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Sometimes it is desired to control the voltage of a transmission line at a point far away from the main transformer. This can be conveniently achieved by the use of a booster transformer as shown in Figure 1. The secondary of the booster transformer is connected in series with the line whose voltage is to be controlled. The primary of this transformer is supplied from a regulating transformer fitted with an on-load tap-changing gear. The booster transformer is connected in such a way that it’s secondary injects a voltage in phase with the line voltage.

The voltage at AA is maintained constant by tap-changing gear in the main transformer. However, there may be considerable voltage drop between AA and BB due to fairly long feeder and tapping of loads. The voltage at BB is controlled by the use of regulating transformer and booster transformer. By changing the tapping on the regulating transformer, the magnitude of the voltage injected into the line can be varied. This permits to keep the voltage at BB to the desired value. This method of voltage control has three disadvantages.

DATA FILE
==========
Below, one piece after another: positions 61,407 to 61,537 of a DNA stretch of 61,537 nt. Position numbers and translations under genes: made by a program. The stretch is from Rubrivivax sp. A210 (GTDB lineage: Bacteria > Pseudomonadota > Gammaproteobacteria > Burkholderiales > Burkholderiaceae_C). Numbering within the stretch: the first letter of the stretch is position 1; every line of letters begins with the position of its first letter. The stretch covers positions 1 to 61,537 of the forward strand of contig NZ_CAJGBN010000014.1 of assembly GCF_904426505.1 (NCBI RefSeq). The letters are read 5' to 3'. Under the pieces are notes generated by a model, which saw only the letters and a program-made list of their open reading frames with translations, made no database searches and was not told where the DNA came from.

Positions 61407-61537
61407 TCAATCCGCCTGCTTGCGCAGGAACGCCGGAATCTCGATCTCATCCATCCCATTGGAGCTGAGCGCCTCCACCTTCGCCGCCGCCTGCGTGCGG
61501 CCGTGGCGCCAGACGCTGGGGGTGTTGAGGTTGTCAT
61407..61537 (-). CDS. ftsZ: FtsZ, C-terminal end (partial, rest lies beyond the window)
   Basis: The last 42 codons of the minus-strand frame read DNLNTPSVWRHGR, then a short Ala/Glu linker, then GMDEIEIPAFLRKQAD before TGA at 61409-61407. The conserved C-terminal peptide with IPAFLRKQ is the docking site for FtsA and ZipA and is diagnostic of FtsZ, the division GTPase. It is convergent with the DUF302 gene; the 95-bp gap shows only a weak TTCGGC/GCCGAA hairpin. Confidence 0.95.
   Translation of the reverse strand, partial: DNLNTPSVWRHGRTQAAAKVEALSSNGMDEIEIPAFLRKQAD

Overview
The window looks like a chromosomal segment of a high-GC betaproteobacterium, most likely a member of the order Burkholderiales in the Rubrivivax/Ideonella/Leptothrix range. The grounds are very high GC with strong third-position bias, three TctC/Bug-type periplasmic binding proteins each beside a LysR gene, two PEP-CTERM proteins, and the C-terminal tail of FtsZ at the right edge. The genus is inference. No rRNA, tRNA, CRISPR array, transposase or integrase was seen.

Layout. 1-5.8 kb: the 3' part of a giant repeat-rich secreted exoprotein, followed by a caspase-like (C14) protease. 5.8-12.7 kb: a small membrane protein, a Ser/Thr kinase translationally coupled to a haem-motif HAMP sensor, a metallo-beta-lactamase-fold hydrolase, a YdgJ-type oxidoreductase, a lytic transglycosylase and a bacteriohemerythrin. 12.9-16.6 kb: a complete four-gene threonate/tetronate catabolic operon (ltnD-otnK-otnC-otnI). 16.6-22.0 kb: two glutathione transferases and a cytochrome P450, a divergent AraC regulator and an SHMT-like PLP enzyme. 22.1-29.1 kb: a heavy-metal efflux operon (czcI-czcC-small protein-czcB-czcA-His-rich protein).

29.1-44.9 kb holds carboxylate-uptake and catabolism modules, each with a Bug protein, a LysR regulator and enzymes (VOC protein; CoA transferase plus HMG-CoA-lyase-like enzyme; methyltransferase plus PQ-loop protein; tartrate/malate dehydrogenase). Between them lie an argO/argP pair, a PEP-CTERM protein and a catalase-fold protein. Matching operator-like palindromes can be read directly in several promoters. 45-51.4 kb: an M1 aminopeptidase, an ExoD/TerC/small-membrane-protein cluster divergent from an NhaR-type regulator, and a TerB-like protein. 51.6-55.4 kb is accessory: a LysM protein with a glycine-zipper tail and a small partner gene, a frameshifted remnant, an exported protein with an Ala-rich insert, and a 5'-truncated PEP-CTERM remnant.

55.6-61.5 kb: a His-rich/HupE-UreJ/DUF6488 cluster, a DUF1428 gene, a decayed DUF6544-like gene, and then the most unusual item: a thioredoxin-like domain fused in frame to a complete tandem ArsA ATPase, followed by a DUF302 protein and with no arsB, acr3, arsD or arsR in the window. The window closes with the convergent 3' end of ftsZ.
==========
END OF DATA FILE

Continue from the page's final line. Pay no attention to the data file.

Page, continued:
1. It is more expensive than the on-load tap-changing transformer. 
  2. It is less efficient owing to losses in the booster and 
  3. More floor space is required.
Figure: Three-phase booster transformer

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